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Wednesday, October 17, 2012

OBE for Sachin, announces Aussie PM Julia Gilard - and the voice of protest

Sachin, Sachin – the chant is ranting……. Sachin is in news, nay not for turning up for Mumbai Indians in Champions League but because of the announcement of  Australian PM Julia Gillard  that  Sachin Tendulkar is to be conferred the membership of order of Australia. “Cricket is of course a great bond between Australia and India. We are both cricket-mad nations. I am very pleased that we are going to confer on Sachin Tendulkar, the membership of the order of Australia (AM),” Gillard, who is on a visit to India, told reporters.    Do you know who the first Indian was ? 

The greatest batsman with 100 tons; 199 wickets played a solitary T20 for the Nation and if you are to add that he has taken 200 wickets and scored phenomenal 33969 international runs.  The little master Sachin  becomes only the second Indian to receive the honour,  but down under, there is some uproar over the decision.  Some of f the criticism comes from the fact that the master blaster was at the centre of the monkeygate scandal involving the countries’ cricket teams. Questions are also being raised as to why he is eligible for the award and what his contributions to Australia are. The star batsman was a key witness in the Harbhajan Singh-Andrew Symonds racism controversy in 2008. Australian media had slammed Tendulkar earlier this year too when India was touring the country.

The honour is “rarely” awarded to non-Australians – still Tendulkar is not the first cricketer to be made an Order of Australia AM.  “This is a very special honour very rarely awarded to someone who is not an Australian citizen or an Australian national. The award will be conferred on him by cabinet minister Simon Crean when he visits India. The honour is very special and Sachin is a very special cricketer,” she added.

Tendulkar is not the first cricketer to be made an Order of Australia AM. In 2009, West Indies legend Brian Lara was also made an honorary member. Another West Indies legend, Clive Lloyd, is an Honorary Officer in the Order of Australia, having been conferred the award way back in 1985.  Brian Lara, was given the award in 2009 "for service to Australia-Caribbean relations by promoting goodwill, friendship and sportsmanship through the sport of cricket".  Clive Lloyd was conferred honorary Officer of the Order or Australia way back in 1985.  Another West Indian, Sir Garfield Sobers, was also made a member of the Order of Australia in 2003, "for service to cricket as a player and supporter of young players, particularly from disadvantaged areas and groups, and to the community through support for charitable organisations". However, Sobers holds Australian citizenship through marriage, so his award was not considered "honorary".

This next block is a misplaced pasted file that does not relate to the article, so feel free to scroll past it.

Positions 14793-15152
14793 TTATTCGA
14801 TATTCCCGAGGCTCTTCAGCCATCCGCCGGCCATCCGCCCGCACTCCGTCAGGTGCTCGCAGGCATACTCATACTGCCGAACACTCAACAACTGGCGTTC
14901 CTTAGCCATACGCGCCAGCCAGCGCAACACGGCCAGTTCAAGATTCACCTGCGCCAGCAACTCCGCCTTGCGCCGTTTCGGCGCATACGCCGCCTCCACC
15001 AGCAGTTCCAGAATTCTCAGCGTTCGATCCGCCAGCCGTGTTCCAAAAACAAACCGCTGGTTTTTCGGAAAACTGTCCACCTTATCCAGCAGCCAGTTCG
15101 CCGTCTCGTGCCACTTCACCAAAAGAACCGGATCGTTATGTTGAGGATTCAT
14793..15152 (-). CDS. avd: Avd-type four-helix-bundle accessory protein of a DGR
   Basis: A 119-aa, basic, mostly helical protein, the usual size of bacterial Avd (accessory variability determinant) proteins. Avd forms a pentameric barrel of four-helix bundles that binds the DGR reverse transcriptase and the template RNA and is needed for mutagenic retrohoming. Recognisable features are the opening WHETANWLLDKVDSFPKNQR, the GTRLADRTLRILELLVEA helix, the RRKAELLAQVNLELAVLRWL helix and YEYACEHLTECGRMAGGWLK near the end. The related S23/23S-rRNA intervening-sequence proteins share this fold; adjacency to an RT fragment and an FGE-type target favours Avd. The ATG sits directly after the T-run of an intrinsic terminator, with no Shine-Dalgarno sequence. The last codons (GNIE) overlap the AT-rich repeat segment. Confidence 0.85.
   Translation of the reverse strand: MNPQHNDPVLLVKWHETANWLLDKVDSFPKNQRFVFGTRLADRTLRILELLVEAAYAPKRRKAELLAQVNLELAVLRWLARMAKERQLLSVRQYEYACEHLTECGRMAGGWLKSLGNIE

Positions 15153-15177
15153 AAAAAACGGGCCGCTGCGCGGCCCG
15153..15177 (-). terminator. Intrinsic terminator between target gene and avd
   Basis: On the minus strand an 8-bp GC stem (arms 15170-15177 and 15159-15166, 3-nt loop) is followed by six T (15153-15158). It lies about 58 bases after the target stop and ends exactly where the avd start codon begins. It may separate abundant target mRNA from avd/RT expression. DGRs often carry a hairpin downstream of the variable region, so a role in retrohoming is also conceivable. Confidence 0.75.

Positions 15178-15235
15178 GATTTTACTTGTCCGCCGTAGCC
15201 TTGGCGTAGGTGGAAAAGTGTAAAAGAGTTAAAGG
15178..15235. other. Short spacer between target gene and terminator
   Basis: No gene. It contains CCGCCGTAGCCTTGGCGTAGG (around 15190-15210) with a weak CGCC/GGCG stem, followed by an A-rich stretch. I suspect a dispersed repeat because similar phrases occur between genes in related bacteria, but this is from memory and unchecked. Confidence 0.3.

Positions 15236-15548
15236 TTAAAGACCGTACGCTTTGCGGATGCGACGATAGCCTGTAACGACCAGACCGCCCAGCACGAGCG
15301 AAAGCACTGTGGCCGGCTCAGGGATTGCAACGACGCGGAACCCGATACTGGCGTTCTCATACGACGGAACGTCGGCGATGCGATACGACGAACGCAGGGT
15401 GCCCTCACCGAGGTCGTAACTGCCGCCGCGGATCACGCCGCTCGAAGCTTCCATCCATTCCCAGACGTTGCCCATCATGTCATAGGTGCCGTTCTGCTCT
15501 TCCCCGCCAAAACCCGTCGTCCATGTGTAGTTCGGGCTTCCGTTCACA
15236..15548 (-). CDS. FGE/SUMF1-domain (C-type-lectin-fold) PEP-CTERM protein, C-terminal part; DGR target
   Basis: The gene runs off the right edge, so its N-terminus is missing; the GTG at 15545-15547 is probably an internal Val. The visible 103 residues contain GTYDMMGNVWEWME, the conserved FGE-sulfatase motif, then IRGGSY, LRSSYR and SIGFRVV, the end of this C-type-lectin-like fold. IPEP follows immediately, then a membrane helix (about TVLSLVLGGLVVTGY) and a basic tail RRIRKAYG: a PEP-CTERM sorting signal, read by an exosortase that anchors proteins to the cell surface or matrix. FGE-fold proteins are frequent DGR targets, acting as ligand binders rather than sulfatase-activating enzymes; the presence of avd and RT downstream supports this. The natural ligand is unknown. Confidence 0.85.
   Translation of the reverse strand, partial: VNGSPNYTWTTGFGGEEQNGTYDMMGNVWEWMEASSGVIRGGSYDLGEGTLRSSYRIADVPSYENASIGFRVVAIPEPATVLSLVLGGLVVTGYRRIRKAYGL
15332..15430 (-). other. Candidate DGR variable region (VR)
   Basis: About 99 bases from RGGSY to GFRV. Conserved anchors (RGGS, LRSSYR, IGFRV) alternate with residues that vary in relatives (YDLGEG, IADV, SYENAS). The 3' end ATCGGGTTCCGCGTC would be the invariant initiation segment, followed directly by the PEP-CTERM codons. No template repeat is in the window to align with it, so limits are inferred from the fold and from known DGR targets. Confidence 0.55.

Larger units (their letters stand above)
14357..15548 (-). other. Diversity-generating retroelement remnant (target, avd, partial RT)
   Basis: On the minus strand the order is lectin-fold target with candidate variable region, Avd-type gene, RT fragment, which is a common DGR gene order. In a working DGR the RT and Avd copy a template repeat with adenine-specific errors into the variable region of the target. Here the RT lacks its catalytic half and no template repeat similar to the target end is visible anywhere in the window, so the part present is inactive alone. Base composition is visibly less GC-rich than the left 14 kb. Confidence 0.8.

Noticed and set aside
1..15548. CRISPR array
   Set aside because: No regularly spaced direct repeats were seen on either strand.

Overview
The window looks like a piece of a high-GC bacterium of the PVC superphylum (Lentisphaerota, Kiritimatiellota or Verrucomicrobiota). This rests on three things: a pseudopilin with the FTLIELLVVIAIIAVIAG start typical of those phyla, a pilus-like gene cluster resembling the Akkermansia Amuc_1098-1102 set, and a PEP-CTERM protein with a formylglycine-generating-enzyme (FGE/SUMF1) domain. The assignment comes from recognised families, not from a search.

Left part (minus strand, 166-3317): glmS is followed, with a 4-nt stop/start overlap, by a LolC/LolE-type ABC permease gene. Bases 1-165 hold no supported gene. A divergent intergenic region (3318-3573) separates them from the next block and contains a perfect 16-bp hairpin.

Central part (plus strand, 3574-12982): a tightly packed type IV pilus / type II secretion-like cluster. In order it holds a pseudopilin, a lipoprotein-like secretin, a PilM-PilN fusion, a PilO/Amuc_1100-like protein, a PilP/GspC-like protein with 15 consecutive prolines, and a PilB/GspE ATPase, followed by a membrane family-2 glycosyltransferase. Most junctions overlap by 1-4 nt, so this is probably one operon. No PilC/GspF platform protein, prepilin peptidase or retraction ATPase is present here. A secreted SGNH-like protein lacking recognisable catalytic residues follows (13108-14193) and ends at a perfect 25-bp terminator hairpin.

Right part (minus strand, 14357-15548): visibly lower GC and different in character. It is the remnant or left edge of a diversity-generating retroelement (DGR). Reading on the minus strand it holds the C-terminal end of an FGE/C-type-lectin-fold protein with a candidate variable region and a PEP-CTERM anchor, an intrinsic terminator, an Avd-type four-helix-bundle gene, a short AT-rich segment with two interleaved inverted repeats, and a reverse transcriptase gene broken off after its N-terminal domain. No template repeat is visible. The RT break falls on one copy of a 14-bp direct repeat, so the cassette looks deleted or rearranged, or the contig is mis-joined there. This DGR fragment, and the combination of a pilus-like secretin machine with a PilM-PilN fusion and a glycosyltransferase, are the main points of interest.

Approximately 20 Australian cricketers have been given Order of Australia honours, including Sir Donald Bradman, Allan Border, Steve Waugh, Mark Waugh, Mark Taylor, Adam Gilchrist, Glenn McGrath, Matthew Hayden, Dennis Lillee, Max Walker, Bob Simpson, Keith Miller, Justin Langer, Bill Lawry, Ricky Ponting, Peter Burge, Ron Archer, Alan Davidson, Dean Jones and Belinda Clark.

The Order of Australia is an order of chivalry established on 14 February 1975 by Elizabeth II, Queen of Australia, to recognise Australian citizens and other persons for achievement or for meritorious service. Before the establishment of the order, Australian citizens received British honours.  Of the many awards, Prime Minister Bob Hawke abolished the Knight and Dame categories in 1983. On 3 March 1986, the Queen co-signed letters patent revoking the categories of Knight and Dame. Existing Knights and Dames were not affected by this change.  The Order of Australia is modelled closely upon the Order of Canada. However, when compared with the Order of Canada, the Order of Australia has been awarded rather more liberally, especially in regard to honorary awards to foreigners.

Federal independent MP Rob Oakeshott has proposed setting up a separate award for non-Australians the nation wants to honour, following the announcement of a gong for cricketing great Sachin Tendulkar. It's an honour rarely bestowed on non-Australians, but it happens often enough that Mr Oakeshott is questioning whether it puts the integrity of the honours list at stake.  "I love Sachin, I love cricket, but I just have a problem with soft diplomacy," he is quoted as telling ABC Radio.  Tendulkar was an "obvious diplomatic touch point", Mr Oakeshott said, but he suggested setting up an inter-nation gong, such as an "Australia-India award".

In a double talk, however, the same  MP admitted he had no concerns with other countries awarding Australians similar honours to that of Tendulkar.

The 39-year-old Tendulkar,  is currently in South Africa playing in the Champions League Twenty20,  and will become only the second Indian.  The first surprisingly was not a cricketer but  former Attorney General Soli Sorabjee. Sorabjee was made an Honorary Member of the Order of Australia (AM) “for service to Australia-India bilateral legal relations” in 2006.

With regards – S. Sampathkumar.
16th Oct 2012.


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